Phantasmagorical, but—as often in Beckett—firmly linked to ordinary life. Time and again, the alien events inside the cylinder (the mysterious law-making, the mechanical questing, the sudden explosions of violence) send chills of recognition out to more familiar spheres. Beckett's hell has always been here and now: a place of precise geography, obscure origins, and uncertain purpose, inhabited by creatures who seek, suffer, fail to find, and cannot stop seeking. The earlier versions (The Trilogy, Godot, Endgame, and others) are richer, more various and densely populated than The Lost Ones, but this miniature has its own desolate power. (p. 625)

Lawrence Graver, "Guides to the Ruins," in Partisan Review (copyright © 1974 by Partisan Review, Inc.), Vol. XLI, No. 4, 1974, pp. 622-25.

Endgame, although a play that incorporates humor and absurdities, is ultimately a tragedy which involves the demise of its hero, Hamm, who like Hamlet, though often not likeable, still manages to steal the show and capture our imaginations while seizing our empathy and even our admiration. But how, we protest, can such a sadistic, hypochondriacal, game-obsessed, ugly leading man as Hamm involve us in his incomprehensible fate? Isn't Endgame really a put-on by an artist who is more interested in technique than meaning? How, within Beckett's postholocaustic vision of an entropied world, do we, who live in high-rise apartments and are swamped by our own artifacts, manage to find a catharsis and meaning where Beckett warns us there is none? (p. 217)

Ironically, Hamm is the larger than life figure who is the descendant of Hamlet, Lear, and Macbeth…. From the overwhelming evidence, there can be no doubt that Hamm is meant to be the central, tragic hero. Although it is ironic that a blind, crippled, sadistic figure is the hero of Endgame, it does not lessen the potential nobility of the hero but rather comments on the environment that has so often reduced mankind that Hamm is, perhaps, the best that the world can offer; surely, he is more magnificent than Clov, Nagg, and Nell. (p. 218)

In Aristotle-cum Bradley's interpretation of classical tragedy, the fall of the hero is often a result of hamartia…. [When] we come to Endgame, it is not so easy to isolate a main flaw that leads to our hero's downfall. In fact, although he is plagued with numberless flaws, there is no particular one that is connected with his fate. And, indeed, in an indifferent environment that is ravaged with chaos, it is impossible to imagine the hero's flaw or hamartia letting loose the terrors of chaos which are already sufficiently present. We could almost forget hamartia as an explanatory principle in Endgame if it were not for one fatal flaw that happened before we met the characters on stage; that flaw is, of course, Hamm's birth…. Birth is the flaw because it brings one into the chaotic world…. However, what is unfair is that we are brought into the world convicted and ready to be punished before we have had a chance to be responsible enough to commit a sin. It can be protested that in pure hamartia the hero has a choice whereas in Endgame no one has a choice whether or not to be born…. [If] Endgame does some injustice to hamartia by punishing the hero for a birth that he is not responsible for, it also does, on the plus side, do away with the naïve view of poetic justice in which a hero is punished because of his mistakes. Shakespeare never intended this, and Beckett mocks the idea that there is a score card in the heavens that balances out our rewards and punishments by assuming that the innocent act of birth leads to suffering, which in Beckett's world is unpleasant rather than noble, and that, in Calvinistic fashion, our good deeds cannot save us. (p. 218-20)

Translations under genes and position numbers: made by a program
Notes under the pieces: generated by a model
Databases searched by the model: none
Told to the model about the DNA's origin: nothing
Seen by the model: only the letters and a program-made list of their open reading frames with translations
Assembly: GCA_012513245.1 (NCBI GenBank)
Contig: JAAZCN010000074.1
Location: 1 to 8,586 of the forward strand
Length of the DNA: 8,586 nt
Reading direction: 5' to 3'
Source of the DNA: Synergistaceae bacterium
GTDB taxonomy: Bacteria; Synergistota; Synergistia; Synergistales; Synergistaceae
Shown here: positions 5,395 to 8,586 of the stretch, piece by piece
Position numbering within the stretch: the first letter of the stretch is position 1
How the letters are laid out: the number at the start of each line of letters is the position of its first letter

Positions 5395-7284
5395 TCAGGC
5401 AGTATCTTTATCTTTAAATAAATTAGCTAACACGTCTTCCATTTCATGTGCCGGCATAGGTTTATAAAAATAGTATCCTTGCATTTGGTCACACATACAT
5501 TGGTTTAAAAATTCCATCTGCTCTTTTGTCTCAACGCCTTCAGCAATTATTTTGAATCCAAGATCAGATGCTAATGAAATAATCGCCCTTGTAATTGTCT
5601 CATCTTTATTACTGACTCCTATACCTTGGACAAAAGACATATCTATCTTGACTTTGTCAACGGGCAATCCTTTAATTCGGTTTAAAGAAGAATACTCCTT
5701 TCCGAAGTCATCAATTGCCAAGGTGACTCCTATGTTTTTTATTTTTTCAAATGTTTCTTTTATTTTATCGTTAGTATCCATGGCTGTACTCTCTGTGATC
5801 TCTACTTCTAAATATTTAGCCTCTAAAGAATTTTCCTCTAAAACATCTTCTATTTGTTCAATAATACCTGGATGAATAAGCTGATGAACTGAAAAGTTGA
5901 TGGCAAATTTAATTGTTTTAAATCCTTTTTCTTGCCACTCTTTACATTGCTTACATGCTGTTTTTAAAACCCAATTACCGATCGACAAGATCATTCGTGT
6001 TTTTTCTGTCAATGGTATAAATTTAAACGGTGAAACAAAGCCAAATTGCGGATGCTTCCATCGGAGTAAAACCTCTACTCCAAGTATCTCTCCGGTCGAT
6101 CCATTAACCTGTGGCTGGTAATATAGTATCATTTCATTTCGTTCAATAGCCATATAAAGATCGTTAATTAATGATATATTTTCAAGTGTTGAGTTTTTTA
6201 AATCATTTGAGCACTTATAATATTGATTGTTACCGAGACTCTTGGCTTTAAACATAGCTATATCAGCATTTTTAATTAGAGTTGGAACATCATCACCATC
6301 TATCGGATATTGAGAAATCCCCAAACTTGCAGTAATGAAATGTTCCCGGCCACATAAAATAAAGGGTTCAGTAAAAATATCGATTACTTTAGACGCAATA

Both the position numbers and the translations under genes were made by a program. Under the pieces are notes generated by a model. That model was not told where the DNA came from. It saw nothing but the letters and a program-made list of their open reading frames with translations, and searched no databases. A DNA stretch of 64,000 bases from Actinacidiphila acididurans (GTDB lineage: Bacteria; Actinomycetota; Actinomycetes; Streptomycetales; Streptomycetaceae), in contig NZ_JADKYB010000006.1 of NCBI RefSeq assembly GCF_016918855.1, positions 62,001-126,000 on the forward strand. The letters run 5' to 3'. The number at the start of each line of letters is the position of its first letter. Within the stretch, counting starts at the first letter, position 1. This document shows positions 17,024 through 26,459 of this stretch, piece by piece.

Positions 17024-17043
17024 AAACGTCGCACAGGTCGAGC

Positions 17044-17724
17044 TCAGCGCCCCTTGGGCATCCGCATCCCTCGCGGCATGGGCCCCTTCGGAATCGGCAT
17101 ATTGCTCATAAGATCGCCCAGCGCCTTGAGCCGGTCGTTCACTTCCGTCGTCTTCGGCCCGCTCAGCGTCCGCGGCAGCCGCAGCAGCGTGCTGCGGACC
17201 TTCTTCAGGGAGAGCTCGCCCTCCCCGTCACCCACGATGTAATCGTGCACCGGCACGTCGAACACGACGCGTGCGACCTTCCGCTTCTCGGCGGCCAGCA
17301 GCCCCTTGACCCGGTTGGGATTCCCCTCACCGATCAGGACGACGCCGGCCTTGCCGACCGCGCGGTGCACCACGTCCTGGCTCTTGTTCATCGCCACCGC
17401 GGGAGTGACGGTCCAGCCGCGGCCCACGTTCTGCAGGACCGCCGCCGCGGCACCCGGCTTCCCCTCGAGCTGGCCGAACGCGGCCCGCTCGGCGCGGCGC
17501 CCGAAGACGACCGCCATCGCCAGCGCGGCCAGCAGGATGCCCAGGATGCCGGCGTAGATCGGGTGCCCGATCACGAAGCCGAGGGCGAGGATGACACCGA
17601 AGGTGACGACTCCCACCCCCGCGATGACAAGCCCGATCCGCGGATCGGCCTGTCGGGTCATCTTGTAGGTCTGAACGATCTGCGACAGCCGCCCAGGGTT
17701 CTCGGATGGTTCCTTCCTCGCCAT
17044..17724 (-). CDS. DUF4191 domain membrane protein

The humor within the play is indicative of Hamm's confusion; in a world he is not wholly part of, it is difficult for him to understand the difference between laughter and tears which are, after all, both reduceable to chemical explosions within the blood stream. The comedy deepens the pathos of the tragedy rather than relieves the sustained pain, which is the function of comic relief. (pp. 221-22)

[The] villain within the play [is] the entropic universe…. Without the cruelty of the environment, we would not have a tragic hero but rather a cruel, insane, murderous leading man. Therefore, Hamm is explicable only in terms of what he has suffered in his cosmos. (p. 222)